NEW YORK (AP) -- Imagine Willie Mays coming back to baseball -- and picking the seventh game of the World Series for his return.
Switch home plate for Carnegie Hall, and that's pretty close to what 75-year-old tenor Carlo Bergonzi is doing by performing Giuseppe Verdi's fiendishly difficult opera ''Otello'' for his first time. Most tenors start fading in their 50s.
''There's little space left for me -- I'm going towards 80,'' the tenor said with a smile after a grueling four-hour dress rehearsal for Wednesday's performance with the Opera Orchestra of New York, Eve Queler conducting.
After a 50-year career, Bergonzi didn't need Carnegie Hall, which is a megaphone of a stage that draws fierce critics. But he couldn't resist this musical curve ball.
Since Jon Vickers retired in the 1980s, Placido Domingo has been the only truly stellar Otello, and Luciano Pavarotti sang the role to mixed reviews.
At Saturday's rehearsal, weeks shy of his 76th birthday, he sang full voice, hitting high notes that would be the envy of far younger men. ''He holds the high notes more than any tenor who sang Otello ever has,'' Queler said.
Tiger Woods joins in actors' strike, refuses to film Nike ad
LOS ANGELES (AP) -- Tiger Woods just won't do it -- film a Nike commercial, that is.
The golf superstar has decided to honor a strike by TV and radio commercial actors and has refused to film an ad for the sportswear giant.
''There is a strike going on and we're abiding by it,'' said his agent, Mark Steinberg of International Management Group.
Woods had been scheduled to shoot a Nike commercial Tuesday at Islesworth Country Club, the golfer's home course near Orlando, Fla. Steinberg said no ad would be shot for several weeks.
Woods' decision was greeted enthusiastically by the Screen Actors Guild, which authorized the strike along with the American Federation of Television and Radio Artists. About 135,000 actors are represented by the unions.
Woods' deal with Nike was being re-negotiated and could pay him a reported $80 million to $90 million over five years. Union membership is mandatory for anyone who appears in more than one commercial, athletes included.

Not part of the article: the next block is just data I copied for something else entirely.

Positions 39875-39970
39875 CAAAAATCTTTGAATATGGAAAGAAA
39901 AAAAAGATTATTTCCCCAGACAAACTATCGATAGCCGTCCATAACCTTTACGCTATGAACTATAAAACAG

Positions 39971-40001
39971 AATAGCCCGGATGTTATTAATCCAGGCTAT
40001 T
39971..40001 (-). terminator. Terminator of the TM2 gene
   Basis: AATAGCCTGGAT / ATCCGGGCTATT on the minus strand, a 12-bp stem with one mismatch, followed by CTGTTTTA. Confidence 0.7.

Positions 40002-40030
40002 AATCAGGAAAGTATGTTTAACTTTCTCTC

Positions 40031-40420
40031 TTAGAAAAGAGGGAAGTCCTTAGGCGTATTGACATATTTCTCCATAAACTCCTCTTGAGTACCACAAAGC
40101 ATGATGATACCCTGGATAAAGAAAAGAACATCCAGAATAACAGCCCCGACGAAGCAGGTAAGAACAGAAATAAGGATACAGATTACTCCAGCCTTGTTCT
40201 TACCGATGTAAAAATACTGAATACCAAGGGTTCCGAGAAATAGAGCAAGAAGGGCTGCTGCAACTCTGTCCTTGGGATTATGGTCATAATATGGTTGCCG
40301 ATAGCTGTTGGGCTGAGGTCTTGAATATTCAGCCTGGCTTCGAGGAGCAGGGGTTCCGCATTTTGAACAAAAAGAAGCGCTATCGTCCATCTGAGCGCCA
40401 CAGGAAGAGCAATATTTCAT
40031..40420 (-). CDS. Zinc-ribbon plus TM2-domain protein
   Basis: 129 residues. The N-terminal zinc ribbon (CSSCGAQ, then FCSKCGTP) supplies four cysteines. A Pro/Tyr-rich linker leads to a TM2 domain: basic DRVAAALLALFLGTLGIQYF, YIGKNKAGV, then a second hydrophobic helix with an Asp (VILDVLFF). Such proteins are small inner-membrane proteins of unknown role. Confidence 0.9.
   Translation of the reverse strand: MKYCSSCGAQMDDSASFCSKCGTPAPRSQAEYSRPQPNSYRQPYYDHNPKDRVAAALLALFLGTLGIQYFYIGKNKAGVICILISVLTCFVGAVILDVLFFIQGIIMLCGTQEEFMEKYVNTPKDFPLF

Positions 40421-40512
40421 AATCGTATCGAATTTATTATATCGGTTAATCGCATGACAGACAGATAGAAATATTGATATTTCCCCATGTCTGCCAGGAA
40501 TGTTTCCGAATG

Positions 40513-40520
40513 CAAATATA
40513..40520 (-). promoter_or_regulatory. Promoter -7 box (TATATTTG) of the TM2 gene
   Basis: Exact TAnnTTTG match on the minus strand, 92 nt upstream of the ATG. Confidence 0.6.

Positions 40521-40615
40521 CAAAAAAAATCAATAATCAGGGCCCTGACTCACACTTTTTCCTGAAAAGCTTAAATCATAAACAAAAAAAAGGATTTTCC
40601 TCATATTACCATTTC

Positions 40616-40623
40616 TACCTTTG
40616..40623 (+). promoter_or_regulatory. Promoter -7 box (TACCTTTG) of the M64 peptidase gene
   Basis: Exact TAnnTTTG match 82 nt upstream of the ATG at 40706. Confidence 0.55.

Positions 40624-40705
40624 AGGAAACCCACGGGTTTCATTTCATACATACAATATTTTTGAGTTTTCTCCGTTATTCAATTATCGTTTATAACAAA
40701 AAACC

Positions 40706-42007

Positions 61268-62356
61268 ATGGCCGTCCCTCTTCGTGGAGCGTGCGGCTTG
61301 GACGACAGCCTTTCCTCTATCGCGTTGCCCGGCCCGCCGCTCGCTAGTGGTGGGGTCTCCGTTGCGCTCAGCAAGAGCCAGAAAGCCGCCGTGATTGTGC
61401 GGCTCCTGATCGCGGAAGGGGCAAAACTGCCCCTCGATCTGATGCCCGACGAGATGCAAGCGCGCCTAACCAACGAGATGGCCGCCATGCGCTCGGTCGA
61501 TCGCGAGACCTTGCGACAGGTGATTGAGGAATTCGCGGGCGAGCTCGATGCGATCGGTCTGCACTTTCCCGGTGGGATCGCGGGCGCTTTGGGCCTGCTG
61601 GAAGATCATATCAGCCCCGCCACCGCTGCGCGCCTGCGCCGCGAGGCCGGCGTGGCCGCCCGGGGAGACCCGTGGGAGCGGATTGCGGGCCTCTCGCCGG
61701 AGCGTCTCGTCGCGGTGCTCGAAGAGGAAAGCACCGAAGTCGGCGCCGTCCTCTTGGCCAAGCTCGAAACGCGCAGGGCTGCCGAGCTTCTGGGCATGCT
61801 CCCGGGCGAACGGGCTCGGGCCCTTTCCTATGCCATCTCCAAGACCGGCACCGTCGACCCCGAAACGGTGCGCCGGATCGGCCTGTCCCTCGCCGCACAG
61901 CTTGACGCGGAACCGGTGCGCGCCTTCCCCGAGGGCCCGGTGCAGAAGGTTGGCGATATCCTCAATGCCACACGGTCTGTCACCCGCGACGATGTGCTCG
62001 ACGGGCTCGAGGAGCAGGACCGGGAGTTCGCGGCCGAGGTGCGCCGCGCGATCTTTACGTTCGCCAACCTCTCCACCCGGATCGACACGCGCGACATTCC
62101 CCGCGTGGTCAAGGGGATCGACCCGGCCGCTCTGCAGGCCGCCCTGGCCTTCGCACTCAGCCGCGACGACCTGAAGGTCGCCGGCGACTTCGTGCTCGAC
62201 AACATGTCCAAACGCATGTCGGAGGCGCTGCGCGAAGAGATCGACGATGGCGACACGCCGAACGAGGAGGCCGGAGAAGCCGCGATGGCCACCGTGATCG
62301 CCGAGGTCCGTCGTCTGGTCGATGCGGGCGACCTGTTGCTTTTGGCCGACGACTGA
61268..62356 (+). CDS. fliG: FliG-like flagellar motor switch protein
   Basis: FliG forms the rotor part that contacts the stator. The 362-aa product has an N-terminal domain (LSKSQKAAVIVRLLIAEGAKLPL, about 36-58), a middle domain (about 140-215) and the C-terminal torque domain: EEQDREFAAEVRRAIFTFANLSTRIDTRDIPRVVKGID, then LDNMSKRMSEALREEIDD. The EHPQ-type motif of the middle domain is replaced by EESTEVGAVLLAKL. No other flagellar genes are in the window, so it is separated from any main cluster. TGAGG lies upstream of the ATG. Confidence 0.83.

Carey rips star-studded benefits
NEW YORK (AP) -- Drew Carey has had it with star-studded charity benefits.
''I have no patience for it,'' he says in the upcoming USA Weekend magazine. ''People are only there to schmooze, be seen and have their pictures taken. Just write a (expletive) check and shut up. That's what I do.''
The comedian and actor has a low tolerance for liars and fakes -- frequent targets of his regular-guy sitcom ''The Drew Carey Show.''
Arista Records ousts founder
NEW YORK (AP) -- Music executive Clive Davis, who helped launch the careers of pop stars like Billy Joel and Bruce Springsteen, has been ousted as head of Arista Records, the company he founded 25 years ago.
BMG Entertainment, a division of German media conglomerate Bertelsmann, announced Tuesday that Antonio ''L.A.'' Reid will take Davis' spot on July 1.
''Antonio brings to Arista an inspired track record as a businessman, Grammy award-winning producer and deeply committed record man,'' said Strauss Zelnick, chief executive of BMG Entertainment, which owns Arista.
The move ends a six-month power struggle between Davis, 66, and his corporate bosses. Bertelsmann traditionally enforces a retirement age of 60 on its top executives.
At Arista, Davis presided over a pop empire that includes Whitney Houston, Sarah McLachlan, Sean ''Puffy'' Combs, Aretha Franklin and Monica.
Unlike many music executives who concern themselves strictly with business, Davis often took an active role in molding artists.
Brainerd Dispatch ©2013. All Rights Reserved.